The diagnosis of preterm labor, before it is irreversibly established, is a goal of management. To this end, uterine activity monitoring, using tocodynamometry, has received considerable interest. Subsequent widespread clinical application of home uterine contraction monitoring for the purpose of preventing preterm birth has provoked considerable controversy in the United States. The American College of Obstetricians and Gynecologists (Preterm labor. Technical Bulletin No. 206, June 1995) continues to take the following position: “It is not clearly demonstrated that this expensive and burdensome system can be used to actually affect the rate of preterm delivery.”


Asymptomatic cervical dilatation after midpregnancy has gained attention as a risk factor for preterm delivery. At Parkland Hospital, approximately one-fourth of women whose cervices were dilated 2 or 3 cm between 26 and 30 weeks deliver before 34 weeks. Many of these women had experienced the same complication in earlier pregnancies. Although it seems clear that pregnant women with cervical dilatation and effacement diagnosed early in the third trimester are at increased risk for preterm birth, it has not been established that detection appreciably improves pregnancy outcome.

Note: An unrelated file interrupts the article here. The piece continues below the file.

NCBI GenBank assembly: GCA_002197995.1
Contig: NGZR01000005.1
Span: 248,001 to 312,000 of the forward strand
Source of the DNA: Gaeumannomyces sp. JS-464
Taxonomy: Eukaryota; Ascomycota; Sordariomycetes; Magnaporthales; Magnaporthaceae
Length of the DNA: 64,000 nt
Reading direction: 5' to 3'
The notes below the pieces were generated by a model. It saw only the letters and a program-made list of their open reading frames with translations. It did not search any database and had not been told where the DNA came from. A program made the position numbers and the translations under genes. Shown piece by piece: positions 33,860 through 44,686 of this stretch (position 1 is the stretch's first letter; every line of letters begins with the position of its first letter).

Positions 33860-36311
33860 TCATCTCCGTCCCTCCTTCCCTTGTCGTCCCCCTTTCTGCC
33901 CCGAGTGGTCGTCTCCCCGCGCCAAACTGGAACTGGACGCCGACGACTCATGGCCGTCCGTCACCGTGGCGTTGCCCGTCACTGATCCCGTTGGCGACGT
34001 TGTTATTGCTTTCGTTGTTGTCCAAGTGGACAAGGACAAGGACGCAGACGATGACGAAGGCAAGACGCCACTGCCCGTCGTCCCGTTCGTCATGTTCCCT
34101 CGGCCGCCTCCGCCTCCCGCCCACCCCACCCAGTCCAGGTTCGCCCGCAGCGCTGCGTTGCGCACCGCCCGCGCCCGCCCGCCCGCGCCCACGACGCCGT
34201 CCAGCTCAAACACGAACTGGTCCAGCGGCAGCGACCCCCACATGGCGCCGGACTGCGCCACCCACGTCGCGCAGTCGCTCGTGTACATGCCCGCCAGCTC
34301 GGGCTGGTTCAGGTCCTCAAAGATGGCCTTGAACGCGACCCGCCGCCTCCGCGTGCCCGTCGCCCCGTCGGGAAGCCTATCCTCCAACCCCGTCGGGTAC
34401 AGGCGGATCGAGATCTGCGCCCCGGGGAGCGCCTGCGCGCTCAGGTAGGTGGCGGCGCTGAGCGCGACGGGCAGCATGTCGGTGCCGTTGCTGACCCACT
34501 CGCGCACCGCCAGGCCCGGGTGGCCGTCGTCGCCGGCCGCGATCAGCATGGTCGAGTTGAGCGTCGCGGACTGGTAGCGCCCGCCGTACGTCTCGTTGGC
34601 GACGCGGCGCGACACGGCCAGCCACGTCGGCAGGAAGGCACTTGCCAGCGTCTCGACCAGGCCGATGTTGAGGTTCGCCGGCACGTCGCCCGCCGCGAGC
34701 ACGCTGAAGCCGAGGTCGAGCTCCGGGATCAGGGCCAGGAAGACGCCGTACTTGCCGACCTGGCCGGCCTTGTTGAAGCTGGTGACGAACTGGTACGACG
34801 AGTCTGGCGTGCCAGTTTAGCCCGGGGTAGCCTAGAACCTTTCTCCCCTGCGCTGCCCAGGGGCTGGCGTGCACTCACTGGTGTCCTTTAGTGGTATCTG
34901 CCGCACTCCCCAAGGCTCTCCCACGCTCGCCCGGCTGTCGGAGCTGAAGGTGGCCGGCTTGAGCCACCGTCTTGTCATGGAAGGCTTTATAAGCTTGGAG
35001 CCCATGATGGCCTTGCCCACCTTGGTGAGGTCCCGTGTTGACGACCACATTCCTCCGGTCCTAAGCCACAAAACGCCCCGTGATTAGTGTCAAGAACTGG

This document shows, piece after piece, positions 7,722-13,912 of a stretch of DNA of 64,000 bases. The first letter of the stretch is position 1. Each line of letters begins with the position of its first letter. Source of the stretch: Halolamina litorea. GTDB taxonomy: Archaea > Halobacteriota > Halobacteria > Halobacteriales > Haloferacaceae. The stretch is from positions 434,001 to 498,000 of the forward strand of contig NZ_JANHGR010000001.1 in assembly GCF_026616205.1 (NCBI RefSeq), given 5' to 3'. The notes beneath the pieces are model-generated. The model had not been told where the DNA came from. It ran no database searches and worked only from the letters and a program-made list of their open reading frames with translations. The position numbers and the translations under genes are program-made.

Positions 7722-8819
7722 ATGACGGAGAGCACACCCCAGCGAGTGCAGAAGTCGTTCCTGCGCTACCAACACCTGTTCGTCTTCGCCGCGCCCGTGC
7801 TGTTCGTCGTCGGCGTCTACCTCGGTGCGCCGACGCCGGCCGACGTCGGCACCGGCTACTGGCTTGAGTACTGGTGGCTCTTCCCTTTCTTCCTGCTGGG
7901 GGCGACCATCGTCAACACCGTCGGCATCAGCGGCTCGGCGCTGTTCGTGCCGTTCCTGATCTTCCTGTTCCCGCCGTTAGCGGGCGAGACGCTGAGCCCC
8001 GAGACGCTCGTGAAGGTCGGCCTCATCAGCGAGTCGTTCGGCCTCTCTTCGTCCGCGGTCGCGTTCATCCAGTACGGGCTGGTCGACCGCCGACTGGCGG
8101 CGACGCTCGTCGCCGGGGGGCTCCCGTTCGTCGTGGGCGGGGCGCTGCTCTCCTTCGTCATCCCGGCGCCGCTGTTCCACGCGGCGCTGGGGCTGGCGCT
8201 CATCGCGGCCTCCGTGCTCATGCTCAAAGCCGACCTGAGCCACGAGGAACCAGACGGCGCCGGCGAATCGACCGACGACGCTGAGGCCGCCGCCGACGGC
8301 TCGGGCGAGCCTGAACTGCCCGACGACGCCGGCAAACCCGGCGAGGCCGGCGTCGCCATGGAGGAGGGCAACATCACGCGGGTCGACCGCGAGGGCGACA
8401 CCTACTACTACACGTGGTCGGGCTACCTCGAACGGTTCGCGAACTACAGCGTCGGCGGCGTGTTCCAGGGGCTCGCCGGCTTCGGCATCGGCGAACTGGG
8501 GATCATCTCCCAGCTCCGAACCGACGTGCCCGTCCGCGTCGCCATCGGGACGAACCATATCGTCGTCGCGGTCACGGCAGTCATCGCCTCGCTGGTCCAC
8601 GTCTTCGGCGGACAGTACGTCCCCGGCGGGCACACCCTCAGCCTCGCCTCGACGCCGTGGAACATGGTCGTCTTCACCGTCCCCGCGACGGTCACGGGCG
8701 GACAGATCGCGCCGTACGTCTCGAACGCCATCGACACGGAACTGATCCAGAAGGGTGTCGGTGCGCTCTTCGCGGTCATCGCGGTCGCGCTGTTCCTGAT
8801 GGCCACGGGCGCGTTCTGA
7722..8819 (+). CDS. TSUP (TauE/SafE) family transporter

Transvaginal sonography can be used to measure the length of the cervix but requires special expertise. Some authors caution those who perform these examinations to be wary of falsely reassuring findings due to potential anatomical and technical pitfalls. It seems that the use of ultrasonographic cervical measurements can increase the ability to predict spontaneous birth prior to 35 weeks in high-risk women. The use of cerclage and progesterone supplementation for women with shortened cervical length is gaining popularity.